There are a number of reasons for spelling problems. Each year we assess a lot of kids with spelling problems. The following list includes the most common causes we see.

Common Causes of Spelling Problems:

Memorization


SpellingWhat it looks like: The child studies his spelling words all week and does great on Friday’s spelling test. However, just minutes or days later he has forgotten how to spell the words and is spelling them wrong.

The cause:  Memory is not a good way to learn spelling. How many words can one person possibly memorize the spelling of? Certainly no one can remember the spelling of all words in the English language. An eight year old has a vocabulary of 10,000 words.

The underlying cause: For these kids memorization is a coping strategy. They need a coping strategy because they have deficits in phonemic awareness, phonological processing, and/or auditory processing.

Reading and Writing Problems

If a child is reading below grade level, of course there will be spelling errors. These kids can’t recognize the word when they see it so it makes sense that they can’s spell it.

Reading, writing, and spelling programs are all caused by phonemic awareness and or phonological processing deficits.

What’s Necessary for Good Spelling


Kids who are good spellers are strong in phonemic awareness and phonological processing. They clearly and easily “hear” the sounds in the words and so they can spell them.

Some examples that we frequently see: (/ / indicates the sound rather than the spelling)

  • that misspelled as phat. The child doesn’t know how to get the /th/ sound but knows it involves two letters. But which ones?
  • foot misspelled at fet. The child doesn’t know how to get the /oo/ sound?
  • liked misspelled as likt. The child can’t discriminate between the /d/ and /t/ sounds.
  • reversals of b, d, and p. Your kid does NOT see backwards! If a child has difficulty hearing the differences in these three sounds, it will be very difficult to know which one to use.
  • problems with /w/, /r/, and /l/. For some kids, these sounds are very close to each other. Because they don’t have /r/ in their first language, some Asian people will say flied lice for fried rice. Elmer Fudd called Bugs Bunny a waskally wabbit instead of a rascally rabbit.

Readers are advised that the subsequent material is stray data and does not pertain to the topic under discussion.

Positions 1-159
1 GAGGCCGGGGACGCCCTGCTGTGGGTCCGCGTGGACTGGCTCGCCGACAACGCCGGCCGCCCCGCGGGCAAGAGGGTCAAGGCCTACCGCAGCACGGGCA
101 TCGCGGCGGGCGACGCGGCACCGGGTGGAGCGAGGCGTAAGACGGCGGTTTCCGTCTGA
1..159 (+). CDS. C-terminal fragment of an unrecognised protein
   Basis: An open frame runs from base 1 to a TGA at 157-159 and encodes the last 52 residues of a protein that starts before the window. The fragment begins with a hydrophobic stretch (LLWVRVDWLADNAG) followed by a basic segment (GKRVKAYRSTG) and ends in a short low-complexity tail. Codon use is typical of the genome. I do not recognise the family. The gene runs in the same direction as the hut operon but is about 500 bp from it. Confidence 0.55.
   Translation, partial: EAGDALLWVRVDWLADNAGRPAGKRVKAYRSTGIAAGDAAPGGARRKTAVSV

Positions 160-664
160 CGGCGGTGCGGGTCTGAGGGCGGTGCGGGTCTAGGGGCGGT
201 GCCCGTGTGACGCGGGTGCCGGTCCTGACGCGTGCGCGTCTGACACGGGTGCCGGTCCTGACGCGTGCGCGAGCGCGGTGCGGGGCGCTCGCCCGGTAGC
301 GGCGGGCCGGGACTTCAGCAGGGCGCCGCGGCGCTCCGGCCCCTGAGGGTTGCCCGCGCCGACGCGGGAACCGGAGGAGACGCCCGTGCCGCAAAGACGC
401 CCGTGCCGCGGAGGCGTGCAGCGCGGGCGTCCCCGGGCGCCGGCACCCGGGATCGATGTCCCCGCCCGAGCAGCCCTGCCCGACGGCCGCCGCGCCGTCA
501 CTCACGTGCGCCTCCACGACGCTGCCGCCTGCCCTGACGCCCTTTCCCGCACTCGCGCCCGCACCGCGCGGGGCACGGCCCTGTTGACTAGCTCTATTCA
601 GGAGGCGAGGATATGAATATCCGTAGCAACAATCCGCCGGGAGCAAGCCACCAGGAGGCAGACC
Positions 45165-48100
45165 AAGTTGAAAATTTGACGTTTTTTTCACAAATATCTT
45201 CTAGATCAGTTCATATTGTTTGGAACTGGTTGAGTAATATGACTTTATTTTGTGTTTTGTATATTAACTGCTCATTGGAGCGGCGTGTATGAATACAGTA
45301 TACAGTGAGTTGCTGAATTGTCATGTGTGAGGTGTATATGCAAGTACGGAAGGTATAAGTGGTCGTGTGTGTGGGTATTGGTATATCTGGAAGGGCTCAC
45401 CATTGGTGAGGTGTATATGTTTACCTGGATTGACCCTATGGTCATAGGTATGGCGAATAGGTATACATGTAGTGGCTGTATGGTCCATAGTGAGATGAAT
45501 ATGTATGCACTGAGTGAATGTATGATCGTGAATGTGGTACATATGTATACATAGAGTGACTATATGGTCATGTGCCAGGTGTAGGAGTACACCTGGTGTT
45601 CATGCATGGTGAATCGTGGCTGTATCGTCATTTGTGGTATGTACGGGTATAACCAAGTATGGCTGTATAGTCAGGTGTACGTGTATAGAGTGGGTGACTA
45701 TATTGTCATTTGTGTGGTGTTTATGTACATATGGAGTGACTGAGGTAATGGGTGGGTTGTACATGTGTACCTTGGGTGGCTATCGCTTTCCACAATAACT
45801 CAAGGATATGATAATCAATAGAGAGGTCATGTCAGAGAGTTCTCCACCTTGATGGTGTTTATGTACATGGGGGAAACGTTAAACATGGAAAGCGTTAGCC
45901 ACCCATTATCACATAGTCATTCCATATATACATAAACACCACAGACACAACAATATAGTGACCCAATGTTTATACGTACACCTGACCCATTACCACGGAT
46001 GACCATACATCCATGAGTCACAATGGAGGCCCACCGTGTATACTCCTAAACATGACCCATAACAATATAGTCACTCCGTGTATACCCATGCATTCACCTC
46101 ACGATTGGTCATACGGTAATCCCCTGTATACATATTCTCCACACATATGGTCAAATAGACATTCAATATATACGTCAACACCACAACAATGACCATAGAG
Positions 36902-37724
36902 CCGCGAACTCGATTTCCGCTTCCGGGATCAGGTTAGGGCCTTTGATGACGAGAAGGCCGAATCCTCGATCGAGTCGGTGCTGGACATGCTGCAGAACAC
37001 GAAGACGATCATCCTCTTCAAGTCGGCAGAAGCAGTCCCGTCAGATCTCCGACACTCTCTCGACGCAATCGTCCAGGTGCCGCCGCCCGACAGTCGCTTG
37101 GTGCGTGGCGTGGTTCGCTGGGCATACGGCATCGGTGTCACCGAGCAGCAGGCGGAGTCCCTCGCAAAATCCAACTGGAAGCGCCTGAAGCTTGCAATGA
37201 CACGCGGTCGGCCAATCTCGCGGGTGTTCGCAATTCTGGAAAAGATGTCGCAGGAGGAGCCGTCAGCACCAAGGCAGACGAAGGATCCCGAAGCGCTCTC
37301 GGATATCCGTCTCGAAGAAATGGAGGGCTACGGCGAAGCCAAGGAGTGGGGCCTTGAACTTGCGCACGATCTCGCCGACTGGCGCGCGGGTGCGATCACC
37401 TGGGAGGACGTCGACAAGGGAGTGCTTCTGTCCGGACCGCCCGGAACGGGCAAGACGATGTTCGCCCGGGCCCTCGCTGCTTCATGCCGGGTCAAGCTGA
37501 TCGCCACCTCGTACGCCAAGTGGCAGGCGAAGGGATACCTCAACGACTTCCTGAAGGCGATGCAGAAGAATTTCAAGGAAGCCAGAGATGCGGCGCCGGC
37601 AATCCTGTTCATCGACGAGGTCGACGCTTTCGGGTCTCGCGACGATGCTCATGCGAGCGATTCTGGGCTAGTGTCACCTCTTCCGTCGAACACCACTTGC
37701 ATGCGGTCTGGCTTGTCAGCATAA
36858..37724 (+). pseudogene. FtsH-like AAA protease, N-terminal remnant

• /ch/ and /sh/; /v/ and /f/ and /th/; /g/ and /k/; /m/ and /n/; and many, many more.

Solutions to Spelling Problems:


Phonemic awareness and phonological processing can be trained. But they cannot be taught. There is a big difference.

Teaching involves giving information, talking to the child. That can’t strengthen these skills any more than telling a child about bike riding will enable the child to balance on two wheels.

At Accomplished Learning Centres we use special programs that are designed for the purposes of training phonemic awareness and phonological processing deficits.

The Fast ForWord family of products does it with computer games. With the Language Series (K-Grade 6) and Literacy Series (Grades 6-12) a child plays three to six different games every day. As the child plays, the games put the child through hundreds or thousands of repetitions of the sounds of the English language. As the child plays the games the software diagnoses which letter sounds the child has difficulty with. The child quickly passes the sounds that aren’t problematic and continues to practice the ones that are. When the sounds make sense, so does spelling.

“We did an hour of spelling practice every night and still our daughter would only get 5 or 6 out of 20 on spelling tests. After only six weeks of Fast ForWord something incredible happened. We had a very busy week with no time for spelling practice and she got 19 out of 20 on her weekly spelling test. Since then we no longer practiced and she gets 20 out of 20 almost every week.” – An excited mom

“Rob struggled in school since Kindergarten. He did Interactive Metronome at ALC a few years ago. Rob has done very well since his program with us and is graduating this year with 94% in English. He will be going to university in September to become a biologist.” – A very happy father

“Six 100% spelling tests in a row! And we also notice her voice quality has changed. I wouldn’t call it baby-talk, but she always sounded odd. Not anymore. Fast ForWord is working in ways her father and I never believed possible.” – A happy mom

Because all of our programs train the language areas of the brain, they all help the child “hear” the sounds and so improve spelling.

Fast ForWord and Interactive Metronome are online. Like our other programs, they are available in Distance formats for home use or can be done in our Langley office.

Call 604.539.1386 or toll-free 855.539.1386 for information or to schedule an assessment. The assessment is the best way to determine which program is best for your child.